If Facebook wanted Liking to retain its current identity, it could add an additional Spool button to all news feed posts. Of course Facebook prefers generic terminology, so it’d be more likely to launch as a “save” button.
A dedicated save button would give Facebook an extra-strong signal that you were fascinated by a piece of content. It could also auto-share news of your saving activity, and sell publishers Sponsored Stories ads based on the activity the same way it could with Like-based saving.
Now this is a little crazier but stick with me. Facebook already has dedicated standalone mobile apps for Messenger and Camera (photos). The next most popular Facebook feature is surely the news feed.
The Spool concept could underpin a standalone “News Feed” app that works in tandem with a Like or dedicated button-based saving. It could let you read updates from friends, use an advanced publisher for sharing new content, and access your saved links.
When you finished consuming content shared by friends, Facebook could let you snap back to the original news feed story to leave Likes and comments. You might also be able to easily see what content friends have saved and what they’re consuming right now so you could jump into a semi-synchronous experience and then chat about the media afterwords.
Of course, the news feed is already the home page of the primary Facebook app, but it could be augmented with more content discovery features that would be great on mobile where search is clumsier than browsing. Imagine trending links or personalized feeds of recommended content such as news, humor, videos, or music, all which could be saved for later consumption.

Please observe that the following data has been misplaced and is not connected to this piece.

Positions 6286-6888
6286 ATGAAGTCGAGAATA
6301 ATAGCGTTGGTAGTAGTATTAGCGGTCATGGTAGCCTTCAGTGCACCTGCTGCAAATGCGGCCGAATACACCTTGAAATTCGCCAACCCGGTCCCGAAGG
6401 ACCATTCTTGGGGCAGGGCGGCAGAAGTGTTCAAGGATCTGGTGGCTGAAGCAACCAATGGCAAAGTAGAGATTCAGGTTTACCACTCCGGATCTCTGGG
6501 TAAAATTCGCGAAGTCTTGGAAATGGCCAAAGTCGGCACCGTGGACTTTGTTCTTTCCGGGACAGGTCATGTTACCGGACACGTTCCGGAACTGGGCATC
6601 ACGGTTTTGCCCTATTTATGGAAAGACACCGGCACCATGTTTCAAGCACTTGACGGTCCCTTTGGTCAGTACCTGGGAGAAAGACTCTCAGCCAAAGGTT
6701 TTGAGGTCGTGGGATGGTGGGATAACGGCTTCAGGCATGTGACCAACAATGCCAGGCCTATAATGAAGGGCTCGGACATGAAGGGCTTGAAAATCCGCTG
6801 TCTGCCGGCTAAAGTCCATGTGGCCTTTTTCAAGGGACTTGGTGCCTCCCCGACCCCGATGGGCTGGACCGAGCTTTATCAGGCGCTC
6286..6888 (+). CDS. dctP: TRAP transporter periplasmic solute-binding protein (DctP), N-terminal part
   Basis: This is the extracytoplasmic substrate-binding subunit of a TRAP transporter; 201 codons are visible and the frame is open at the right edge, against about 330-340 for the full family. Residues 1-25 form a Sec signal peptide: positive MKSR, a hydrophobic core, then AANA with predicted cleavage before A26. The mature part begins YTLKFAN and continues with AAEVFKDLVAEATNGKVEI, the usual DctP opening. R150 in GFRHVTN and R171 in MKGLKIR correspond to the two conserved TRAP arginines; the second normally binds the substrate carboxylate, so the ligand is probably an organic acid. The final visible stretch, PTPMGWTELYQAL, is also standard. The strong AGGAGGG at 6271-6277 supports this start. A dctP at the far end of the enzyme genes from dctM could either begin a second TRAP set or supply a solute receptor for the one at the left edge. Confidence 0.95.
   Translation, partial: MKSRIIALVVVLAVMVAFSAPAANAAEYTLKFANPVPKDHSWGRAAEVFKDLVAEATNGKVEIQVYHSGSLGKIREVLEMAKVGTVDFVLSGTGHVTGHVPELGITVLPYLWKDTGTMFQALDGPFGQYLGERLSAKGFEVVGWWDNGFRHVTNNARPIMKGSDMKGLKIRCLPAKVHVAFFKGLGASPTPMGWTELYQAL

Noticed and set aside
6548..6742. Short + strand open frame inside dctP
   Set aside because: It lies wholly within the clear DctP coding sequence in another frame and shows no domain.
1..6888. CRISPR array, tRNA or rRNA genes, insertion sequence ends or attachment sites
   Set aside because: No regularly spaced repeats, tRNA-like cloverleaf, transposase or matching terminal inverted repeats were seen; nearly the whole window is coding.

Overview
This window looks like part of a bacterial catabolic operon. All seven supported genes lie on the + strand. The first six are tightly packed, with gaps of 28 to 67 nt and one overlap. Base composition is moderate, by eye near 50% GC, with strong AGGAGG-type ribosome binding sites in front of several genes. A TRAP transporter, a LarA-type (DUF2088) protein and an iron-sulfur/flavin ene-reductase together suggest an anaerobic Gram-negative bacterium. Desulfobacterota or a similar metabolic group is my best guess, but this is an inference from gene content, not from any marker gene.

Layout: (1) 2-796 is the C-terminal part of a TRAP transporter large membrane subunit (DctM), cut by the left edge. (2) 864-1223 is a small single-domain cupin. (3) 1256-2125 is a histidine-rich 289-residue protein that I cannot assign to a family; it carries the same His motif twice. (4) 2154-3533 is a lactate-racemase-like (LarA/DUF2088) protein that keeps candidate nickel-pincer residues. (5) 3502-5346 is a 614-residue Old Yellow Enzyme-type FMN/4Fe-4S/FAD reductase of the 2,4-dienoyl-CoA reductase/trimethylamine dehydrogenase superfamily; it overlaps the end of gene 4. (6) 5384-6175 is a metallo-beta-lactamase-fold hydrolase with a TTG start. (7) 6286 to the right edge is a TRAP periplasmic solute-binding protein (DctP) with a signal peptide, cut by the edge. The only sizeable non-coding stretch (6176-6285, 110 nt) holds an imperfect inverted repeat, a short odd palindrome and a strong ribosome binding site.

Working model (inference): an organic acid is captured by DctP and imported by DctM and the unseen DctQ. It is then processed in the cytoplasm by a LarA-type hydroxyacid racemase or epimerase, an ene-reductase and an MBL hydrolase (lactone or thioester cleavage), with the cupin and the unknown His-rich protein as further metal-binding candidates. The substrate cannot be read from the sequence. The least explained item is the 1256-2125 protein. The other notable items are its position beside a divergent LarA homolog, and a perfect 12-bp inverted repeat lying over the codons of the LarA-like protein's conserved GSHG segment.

Unfortunately, one big difference between Spool the startup and Facebook the public mega-company is that Facebook doesn’t have the freedom to make as many enemies.
Spool would strip content clean of ads and deliver it within its app or web interface, diverting traffic and dollars from web publishers who made the content. Facebook relies on the huge traffic and ad impressions it delivers to third-party websites to keep them branding their properties with Facebook plugins, building Facebook-integrated apps, and buying Facebook ads. Publishers might get pissy if it started caching their content.
Without caching, content wouldn’t be available offline, which would make for a worse FaceSpool experience than Pocket. However, times we lose connectivity are fewer and farther between, as subway tunnels get 3G, planes get wi-fi, and rural areas get better coverage. Accessing saved content through a Facebook banner-overlaid mobile browser wouldn’t be so bad.
If it didn’t cache, Facebook could pre-load links occasionally or as soon as you open the FaceSpool mobile interface. Hell, it could even show Sponsored Stories or other ads while you wait for articles to load.
Apple and Google are trying to take control of this space: Apple more directly through Reading List, and Google less directly through Chrome browser with bookmarks synced across devices. But both of those thrive on links shared through Facebook, and the social network shouldn’t let them steal its engagement and data.
Facebook is the new town square, newspaper, Yahoo, and Digg — the way we discover and discuss what’s happening in the world. That discovery is so addictive that we skim Facebook even when we don’t have time to consume what we find. Plus, the tone isn’t consistent the way Path is and we’re constantly frame switching between the interest content we’re inclined to save and the personal / social updates about our friends’ lives.
The future of Facebook’s business is in becoming the omni-news feed that sucks in content from everywhere, filters it for relevance, and serves it up in one place alongside ads. The company’s adding more and more ways for apps to send it content. By weaving Spool into the news feed, Facebook will make sure all us content junkies are just a click or tap away from from our next hit of discovery.
Spool saves your favorite articles and videos to your computer, tablet, and phone. Read and watch your content when you have time, even offline.
Facebook is the world’s largest social network, with over 1 billion monthly active users. Facebook was founded by Mark Zuckerberg in February 2004, initially as an exclusive network for Harvard students. It was a huge hit: in 2 weeks, half of the schools in the Boston area began demanding a Facebook network. Zuckerberg immediately recruited his friends Dustin Moskovitz, Chris Hughes, and Eduardo Saverin to help build Facebook, and within four months, Facebook added 30 more college networks. The original...